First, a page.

The Beast God Forgot to Invent

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9780871138217: The Beast God Forgot to Invent

A new collection of novellas from the author of Legends of the Fall explores the line between civilization and the "wild men." 65,000 first printing. $75,000 ad/promo. First serial, Men's Journal.

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Review:

At 67, Norman Arnz is well aware of his narrative limitations: "I dare say that no one understands more than the part of the story that is directly contiguous to them." Yet the conjunction of placement and perception is crucial to both him and his tale. The title novella in Jim Harrison's The Beast God Forgot to Invent takes the form of Arnz's written report explaining the death by drowning of a lifetime resident of Michigan's Upper Peninsula. Slow, different, backward--Joe Lacort had been labeled all these and more since a car accident illustrated "the Newtonian principle that an object in motion (your head) tends to remain in motion unless acted upon by an unbalanced or unequal force (in Joe's case, a massive gray beech tree)."

What Arnz realizes, to his dismay and envy, is that this man "had crossed over a line into an otherness of perception that was unavailable to the rest of us," that his "sense of time has become hopelessly round while ours is linear." Joe's story, told as Arnz circles back and back, questing for original cause, is the story of mapping oneself and one's place in a profoundly captivating--and dislocating--universe. "Maybe," he ponders, "the world really doesn't look like the one I've been seeing all along. That was one of the questions Joe offered." These questions, and answers, are relayed by an astonishing voice: Harrison gives his narrator an oddly intoxicating blend of E.B. White's wry irony and perfectly matter-of-fact precision and Humbert Humbert's solipsistic bravura and edgy suspiciousness.

And the other two novellas are equally engaging. In "Westward Ho," a Michigan Native American finds himself on a quixotic quest through Los Angeles in pursuit of a stolen bearskin. An assortment of jaded Sancho Panzas aid (I use the term loosely) Brown Dog in his search. Sentimental without being trite, the story soars easily above potential "small-town Indian, big city" limitations. "I Forgot to Go to Spain" returns to a first-person narrator, a glib biographer suspicious that "the language I was using to describe myself to myself might be radically askew."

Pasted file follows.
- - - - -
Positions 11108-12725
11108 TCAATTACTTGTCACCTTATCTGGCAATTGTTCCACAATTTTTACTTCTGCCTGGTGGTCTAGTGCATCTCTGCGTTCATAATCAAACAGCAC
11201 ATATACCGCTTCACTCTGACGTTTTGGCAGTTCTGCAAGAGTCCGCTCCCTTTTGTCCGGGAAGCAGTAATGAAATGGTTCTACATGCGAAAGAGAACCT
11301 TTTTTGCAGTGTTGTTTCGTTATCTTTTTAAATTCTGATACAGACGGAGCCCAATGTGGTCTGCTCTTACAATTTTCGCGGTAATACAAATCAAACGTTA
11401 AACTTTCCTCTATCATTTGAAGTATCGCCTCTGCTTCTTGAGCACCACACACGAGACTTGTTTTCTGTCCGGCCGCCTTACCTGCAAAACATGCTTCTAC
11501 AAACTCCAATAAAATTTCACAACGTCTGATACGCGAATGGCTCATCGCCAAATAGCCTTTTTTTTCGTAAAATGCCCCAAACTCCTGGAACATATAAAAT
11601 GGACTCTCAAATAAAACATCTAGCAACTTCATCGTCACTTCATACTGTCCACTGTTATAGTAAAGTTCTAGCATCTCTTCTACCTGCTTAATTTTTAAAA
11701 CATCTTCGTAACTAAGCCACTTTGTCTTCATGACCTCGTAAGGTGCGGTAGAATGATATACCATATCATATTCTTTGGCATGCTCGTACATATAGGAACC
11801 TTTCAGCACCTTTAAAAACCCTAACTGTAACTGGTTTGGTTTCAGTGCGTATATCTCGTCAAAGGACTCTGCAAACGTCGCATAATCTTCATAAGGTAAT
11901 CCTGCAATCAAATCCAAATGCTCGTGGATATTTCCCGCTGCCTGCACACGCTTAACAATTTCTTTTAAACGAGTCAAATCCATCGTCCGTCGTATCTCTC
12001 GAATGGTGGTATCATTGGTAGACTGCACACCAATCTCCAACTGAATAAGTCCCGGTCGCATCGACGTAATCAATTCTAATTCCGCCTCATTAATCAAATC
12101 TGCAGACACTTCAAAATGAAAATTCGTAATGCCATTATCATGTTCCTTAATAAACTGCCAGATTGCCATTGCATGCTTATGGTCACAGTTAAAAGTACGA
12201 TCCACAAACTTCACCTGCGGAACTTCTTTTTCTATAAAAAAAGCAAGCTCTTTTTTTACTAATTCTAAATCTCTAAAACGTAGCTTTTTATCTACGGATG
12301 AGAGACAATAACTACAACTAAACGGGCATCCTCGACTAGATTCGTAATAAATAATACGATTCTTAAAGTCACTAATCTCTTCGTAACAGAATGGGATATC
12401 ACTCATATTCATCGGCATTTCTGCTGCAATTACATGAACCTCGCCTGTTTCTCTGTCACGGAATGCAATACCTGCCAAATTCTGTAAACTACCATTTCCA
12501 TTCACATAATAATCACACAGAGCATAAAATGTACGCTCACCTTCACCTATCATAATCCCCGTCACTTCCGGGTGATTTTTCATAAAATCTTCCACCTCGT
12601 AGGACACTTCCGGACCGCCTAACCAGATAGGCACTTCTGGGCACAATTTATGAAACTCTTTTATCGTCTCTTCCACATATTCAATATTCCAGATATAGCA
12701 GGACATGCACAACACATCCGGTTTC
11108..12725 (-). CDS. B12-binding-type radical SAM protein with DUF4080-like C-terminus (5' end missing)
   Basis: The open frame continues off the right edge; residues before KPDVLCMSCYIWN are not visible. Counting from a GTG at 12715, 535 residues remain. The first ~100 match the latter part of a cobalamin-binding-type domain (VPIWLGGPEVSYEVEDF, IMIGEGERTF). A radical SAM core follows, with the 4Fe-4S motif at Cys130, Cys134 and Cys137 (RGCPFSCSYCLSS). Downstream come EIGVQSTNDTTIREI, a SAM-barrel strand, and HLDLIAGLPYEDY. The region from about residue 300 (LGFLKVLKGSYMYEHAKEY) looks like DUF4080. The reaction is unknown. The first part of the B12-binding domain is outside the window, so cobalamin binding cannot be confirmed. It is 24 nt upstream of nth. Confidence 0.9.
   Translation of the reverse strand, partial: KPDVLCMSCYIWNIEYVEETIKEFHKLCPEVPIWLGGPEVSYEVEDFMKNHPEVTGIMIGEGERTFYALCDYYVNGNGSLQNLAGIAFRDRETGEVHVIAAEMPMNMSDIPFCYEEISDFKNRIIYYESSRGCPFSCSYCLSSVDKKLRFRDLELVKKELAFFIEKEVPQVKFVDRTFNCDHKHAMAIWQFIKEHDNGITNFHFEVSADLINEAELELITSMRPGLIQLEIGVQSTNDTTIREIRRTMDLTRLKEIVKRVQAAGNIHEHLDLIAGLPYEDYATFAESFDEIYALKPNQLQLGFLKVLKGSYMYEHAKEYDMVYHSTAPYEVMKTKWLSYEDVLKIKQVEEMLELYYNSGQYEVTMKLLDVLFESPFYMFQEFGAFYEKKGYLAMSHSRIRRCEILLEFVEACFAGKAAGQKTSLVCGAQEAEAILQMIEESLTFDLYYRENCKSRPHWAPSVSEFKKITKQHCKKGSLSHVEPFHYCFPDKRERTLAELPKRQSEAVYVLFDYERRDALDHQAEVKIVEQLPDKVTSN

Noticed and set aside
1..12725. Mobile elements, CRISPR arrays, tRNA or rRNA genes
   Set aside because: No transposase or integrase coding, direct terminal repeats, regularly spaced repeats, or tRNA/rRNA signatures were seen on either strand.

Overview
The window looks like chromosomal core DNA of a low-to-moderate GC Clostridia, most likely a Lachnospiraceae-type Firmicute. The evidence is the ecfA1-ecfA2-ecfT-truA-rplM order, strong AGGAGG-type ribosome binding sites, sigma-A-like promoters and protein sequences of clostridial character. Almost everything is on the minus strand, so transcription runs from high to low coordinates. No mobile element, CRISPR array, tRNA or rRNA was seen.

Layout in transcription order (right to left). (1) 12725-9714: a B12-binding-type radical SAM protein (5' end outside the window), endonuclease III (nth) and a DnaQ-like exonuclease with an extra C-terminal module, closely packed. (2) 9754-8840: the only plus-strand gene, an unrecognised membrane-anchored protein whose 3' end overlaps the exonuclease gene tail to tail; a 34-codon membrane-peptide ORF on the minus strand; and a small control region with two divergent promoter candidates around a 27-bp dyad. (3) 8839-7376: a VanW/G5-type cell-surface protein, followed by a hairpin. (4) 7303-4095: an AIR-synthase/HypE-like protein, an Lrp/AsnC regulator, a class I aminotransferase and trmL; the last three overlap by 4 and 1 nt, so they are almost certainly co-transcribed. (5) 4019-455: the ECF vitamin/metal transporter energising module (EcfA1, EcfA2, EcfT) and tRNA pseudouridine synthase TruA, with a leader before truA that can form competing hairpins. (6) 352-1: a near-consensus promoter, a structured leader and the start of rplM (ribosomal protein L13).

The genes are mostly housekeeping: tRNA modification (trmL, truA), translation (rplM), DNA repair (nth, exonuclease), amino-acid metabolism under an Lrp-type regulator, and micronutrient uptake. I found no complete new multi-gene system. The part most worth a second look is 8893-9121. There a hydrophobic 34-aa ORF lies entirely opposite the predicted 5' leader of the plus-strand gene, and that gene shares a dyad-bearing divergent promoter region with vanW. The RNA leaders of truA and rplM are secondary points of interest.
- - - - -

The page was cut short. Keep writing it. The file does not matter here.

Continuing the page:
Harrison is a rare beast, an author whose ideas are at once grand and simple. His prose is so tantalizingly right that you might be tempted to gather his sentences and fling yourself into their midst, just for the sheer pleasure of it all. --Kelly Flynn

From Booklist:

Like his other fiction, Harrison's fourth volume of novellas takes hold of you through the sweetly intoxicating influence and power of his narrative voices, from which strong characterizations flow. As usual, he blends nature with culture, more often than not folding the latter into the former in subtle ways that show us that no matter how hard we try we just can't divorce ourselves from the big picture. The title novella, set in Michigan, takes the form of a written report to a coroner in which a wealthy 67-year-old man--a cultured and savvy narrator who has vacationed in Michigan's Upper Peninsula since childhood--describes events leading to the drowning of his younger friend, Joe. Joe, himself, had been a successful businessman until a car accident and ensuing brain damage had outwardly "enfeebled" him, though in reality turned him more primal. The narrative is far more than a report, as Joe's actions prompt the narrator to examine his own life and his philosophy toward life. In "Westward Ho," a Native American (from Michigan) tracks a double-dealing friend to L.A. to recover his stolen bearskin, which holds sentimental clan value. Brown Dog's adventures in Lotus Land are helped along by characters who are as jaded, eccentric, and cynical as any you're likely to come across this side of Nathanael West. "I Forgot to Go to Spain" is a return to the first-person narrator, which Harrison employs so well. This time the protagonist is a middle-aged writer of knockoff biographies that have made him a lot of money but also sidetracked him from literature--and a trip to an idealized Spain that he had dreamed of since college. It's familiar theme is rescued by a glib narrator unafraid to reveal the contradictions and errors of his thinking, and whose leap into the past (reminiscences and a reunion with an ex-wife) clears a bold path for his future. The novella has reemerged over the past few years, and these tales prove that Jim Harrison is a master of the genre. Frank Caso
Copyright © American Library Association. All rights reserved

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